Advancing Precision Medicine in South Carolina

Medical University of South Carolina launches In Our DNA SC, a population genomics project with target enrollment of 100,000 people

In September this year, the Medical University of South Carolina (MUSC) officially announced their entry into the fast expanding space of population genomics with the launch of the In Our DNA SC program. In partnership with Helix, MUSC aims to recruit 100,000 participants from diverse communities across the state over the next four years. Similarly to other population genomics projects—such as Mayo Clinic’s Tapestry or Renown Health’s Healthy Nevada Project which target 100,000 and 250,000 participants, respectively—In Our DNA SC is aiming to increase the access to and impact of precision medicine. The initiative is unique in its focus on recruiting participants from historically marginalized groups to ensure that its data reflects all communities in South Carolina.

Watch the short three-minute video to hear leaders from MUSC and Helix share their expectations for the initiative and how the partnership will benefit South Carolinians:

Population genomics projects proactively screen large groups of people for actionable genetic conditions. In doing so, health systems are able to expand their clinical impact while also collecting insights to drive novel research and discovery.

Like similar population genomics programs, such as Mayo Clinic’s Tapestry study, MUSC will screen participants for genetic variants known to cause Hereditary Breast and Ovarian Cancer (HBOC), Familial hypercholesterolemia (FH), and Lynch syndrome (LS)—three conditions the CDC has classified as “Tier 1”. Variants related to these conditions significantly increase a patient’s likelihood of disease development, yet as many as 90% of carriers are missed under current medical practice1. By screening for CDC Tier 1 conditions, In Our DNA SC will help drive early identification of variant carriers, which previous research suggests may be as many as 1:75 participants. Early detection enables proactive steps, like increased screening and preventative procedures, to be taken to improve health outcomes for these participants. 

Additionally, by leveraging Helix’s Exome+® assay and electronic health record integrations, a portable, digital genomic resource is created for each consenting individual. This means that across MUSC, healthcare providers will be able to order additional genomic tests, such as cancer panels and pharmacogenomics, and receive results on-demand at the point of care without the need to collect another sample, a capability referred to as the Sequence Once, Query OftenTM model.

In this way, projects like In Our DNA SC can have a dramatic impact on the quality of care patients receive. Daniel Judge, M.D., director of the MUSC Cardiovascular Genetics program and the fellowship director for Cardiovascular Disease at MUSC, recently emphasized the benefits of collecting clinical grade sequencing data for each participant: “What we’re excited about with Helix is that they’re a CLIA-certified lab, so anything that’s done at a research level, if it’s got a clinical validation and a clinical use, we can issue a clinical report and have immediate benefits for our patients and participants.”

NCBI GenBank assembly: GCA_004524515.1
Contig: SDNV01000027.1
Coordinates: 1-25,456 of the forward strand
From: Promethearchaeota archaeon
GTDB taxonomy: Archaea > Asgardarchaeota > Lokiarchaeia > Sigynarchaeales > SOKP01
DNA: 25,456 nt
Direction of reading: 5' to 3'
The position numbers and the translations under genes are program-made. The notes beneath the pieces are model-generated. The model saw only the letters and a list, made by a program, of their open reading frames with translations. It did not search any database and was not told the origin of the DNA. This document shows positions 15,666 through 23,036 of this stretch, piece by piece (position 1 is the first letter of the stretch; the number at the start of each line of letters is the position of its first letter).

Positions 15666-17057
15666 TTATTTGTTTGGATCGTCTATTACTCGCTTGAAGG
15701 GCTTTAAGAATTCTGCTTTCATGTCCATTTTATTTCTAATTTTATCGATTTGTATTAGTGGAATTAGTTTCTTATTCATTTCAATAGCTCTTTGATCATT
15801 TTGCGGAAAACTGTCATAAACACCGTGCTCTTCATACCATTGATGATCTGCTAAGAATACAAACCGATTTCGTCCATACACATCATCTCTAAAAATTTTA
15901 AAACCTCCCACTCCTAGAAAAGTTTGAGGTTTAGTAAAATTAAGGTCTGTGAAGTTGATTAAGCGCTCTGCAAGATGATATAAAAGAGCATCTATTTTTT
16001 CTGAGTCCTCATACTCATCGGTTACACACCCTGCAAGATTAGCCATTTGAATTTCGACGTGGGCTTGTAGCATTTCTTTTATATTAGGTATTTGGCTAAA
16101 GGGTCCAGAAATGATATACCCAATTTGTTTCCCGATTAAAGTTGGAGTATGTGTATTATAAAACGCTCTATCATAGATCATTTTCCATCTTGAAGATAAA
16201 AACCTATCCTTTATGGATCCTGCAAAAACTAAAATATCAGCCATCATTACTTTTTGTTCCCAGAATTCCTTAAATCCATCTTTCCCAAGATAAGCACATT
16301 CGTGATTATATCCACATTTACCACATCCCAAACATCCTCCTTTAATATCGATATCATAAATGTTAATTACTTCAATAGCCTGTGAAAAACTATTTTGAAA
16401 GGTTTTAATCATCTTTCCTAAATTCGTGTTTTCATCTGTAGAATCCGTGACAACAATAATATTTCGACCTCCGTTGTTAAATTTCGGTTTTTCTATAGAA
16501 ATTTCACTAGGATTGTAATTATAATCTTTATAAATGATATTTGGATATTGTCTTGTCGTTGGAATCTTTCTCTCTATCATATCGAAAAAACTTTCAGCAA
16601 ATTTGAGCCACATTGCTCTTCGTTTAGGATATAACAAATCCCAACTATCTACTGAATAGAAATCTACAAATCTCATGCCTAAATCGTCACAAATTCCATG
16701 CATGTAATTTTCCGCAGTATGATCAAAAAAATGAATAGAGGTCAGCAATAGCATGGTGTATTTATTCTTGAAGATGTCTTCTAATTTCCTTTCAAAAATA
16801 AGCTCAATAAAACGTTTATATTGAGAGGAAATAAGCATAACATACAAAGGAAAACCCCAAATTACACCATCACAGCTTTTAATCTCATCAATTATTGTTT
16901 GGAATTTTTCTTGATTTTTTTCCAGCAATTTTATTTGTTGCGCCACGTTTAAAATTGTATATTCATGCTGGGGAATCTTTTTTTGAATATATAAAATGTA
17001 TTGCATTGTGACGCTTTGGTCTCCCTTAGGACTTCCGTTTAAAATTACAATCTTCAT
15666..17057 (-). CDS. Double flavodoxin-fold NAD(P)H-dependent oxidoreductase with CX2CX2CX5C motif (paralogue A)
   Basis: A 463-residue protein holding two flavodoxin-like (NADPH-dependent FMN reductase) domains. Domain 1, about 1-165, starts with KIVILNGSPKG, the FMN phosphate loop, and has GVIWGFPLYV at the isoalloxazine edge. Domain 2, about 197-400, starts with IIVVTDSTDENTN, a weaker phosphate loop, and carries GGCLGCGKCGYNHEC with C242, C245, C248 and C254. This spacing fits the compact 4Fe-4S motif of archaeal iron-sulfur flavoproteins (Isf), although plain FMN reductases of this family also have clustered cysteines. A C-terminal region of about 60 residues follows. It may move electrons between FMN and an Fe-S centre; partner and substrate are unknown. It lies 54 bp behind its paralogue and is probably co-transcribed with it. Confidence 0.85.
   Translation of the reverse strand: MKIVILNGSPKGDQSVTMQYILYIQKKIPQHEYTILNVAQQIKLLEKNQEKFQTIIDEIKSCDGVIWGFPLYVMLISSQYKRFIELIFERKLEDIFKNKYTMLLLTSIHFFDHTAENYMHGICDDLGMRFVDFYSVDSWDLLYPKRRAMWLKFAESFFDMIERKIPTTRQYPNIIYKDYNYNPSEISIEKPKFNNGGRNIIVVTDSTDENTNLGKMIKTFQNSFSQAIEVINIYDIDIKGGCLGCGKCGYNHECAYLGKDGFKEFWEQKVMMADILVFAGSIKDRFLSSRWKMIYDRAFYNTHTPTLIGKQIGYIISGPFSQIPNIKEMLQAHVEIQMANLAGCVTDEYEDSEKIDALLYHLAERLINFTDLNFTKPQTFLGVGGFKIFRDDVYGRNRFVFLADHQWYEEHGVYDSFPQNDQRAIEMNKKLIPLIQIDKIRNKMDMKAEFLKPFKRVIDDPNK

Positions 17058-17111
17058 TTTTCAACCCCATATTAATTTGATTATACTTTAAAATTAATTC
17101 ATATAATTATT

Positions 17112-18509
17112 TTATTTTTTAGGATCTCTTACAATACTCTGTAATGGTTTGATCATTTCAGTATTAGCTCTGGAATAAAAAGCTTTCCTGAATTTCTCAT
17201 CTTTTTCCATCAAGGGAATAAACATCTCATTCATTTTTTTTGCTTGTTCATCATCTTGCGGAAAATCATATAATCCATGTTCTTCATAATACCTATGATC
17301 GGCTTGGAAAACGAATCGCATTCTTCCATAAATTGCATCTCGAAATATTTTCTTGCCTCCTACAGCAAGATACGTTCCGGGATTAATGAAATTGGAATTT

Currently, population genomics projects throughout the United States aim to enroll more than 4 million participants, approximately half of which will be through health systems. The prominence of health systems in driving population genomics efforts isn’t surprising either — their strong relationships with patients, ability to drive follow-up on clinical action plans, and ability to combine the genomic data with rich clinical data (EHRs) enables them to rapidly integrate genomics into clinical care while also generating vast amounts of clinico-genomic data. As a result, health systems engaged in population genomics projects are likely to be leaders in developing novel genetic discoveries.

In Our DNA SC will also use data from consenting participants to build a comprehensive clinico-genomic dataset to advance our understanding of how genetics influences health, disease, and healthcare outcomes. Between the immediate benefits of identifying at-risk individuals and the long term benefits of accelerating clinico-genomic discovery, In Our DNA SC will play an exciting role in driving precision medicine forward in South Carolina and across the US.

References

1. Grzymski, J. J., et al. “Population Genetic Screening Efficiently Identifies Carriers of Autosomal Dominant Diseases.” Nature Medicine, vol. 26, no. 8, 27 July 2020, pp. 1235–1239, 10.1038/s41591-020-0982-5. Accessed 29 Apr. 2021.

2. Bonnefond, Amélie, et al. “Pathogenic Variants in Actionable MODY Genes Are Associated with Type 2 Diabetes.” Nature Metabolism, vol. 2, no. 10, Oct. 2020, pp. 1126–1134, 10.1038/s42255-020-00294-3. Accessed 11 Nov. 2021.

3. Luo, Shishi, et al. “Comprehensive Allele Genotyping in Critical Pharmacogenes Reduces Residual Clinical Risk in Diverse Populations.” Clinical Pharmacology & Therapeutics, vol. 110, no. 3, 7 June 2021, pp. 759–767, 10.1002/cpt.2279. Accessed 11 Nov. 2021.

4. Schiabor Barrett, Kelly M., et al. “Positive Predictive Value Highlights Four Novel Candidates for Actionable Genetic Screening from Analysis of 220,000 Clinicogenomic Records.” Genetics in Medicine, 13 Aug. 2021, 10.1038/s41436-021-01293-9. Accessed 11 Nov. 2021.

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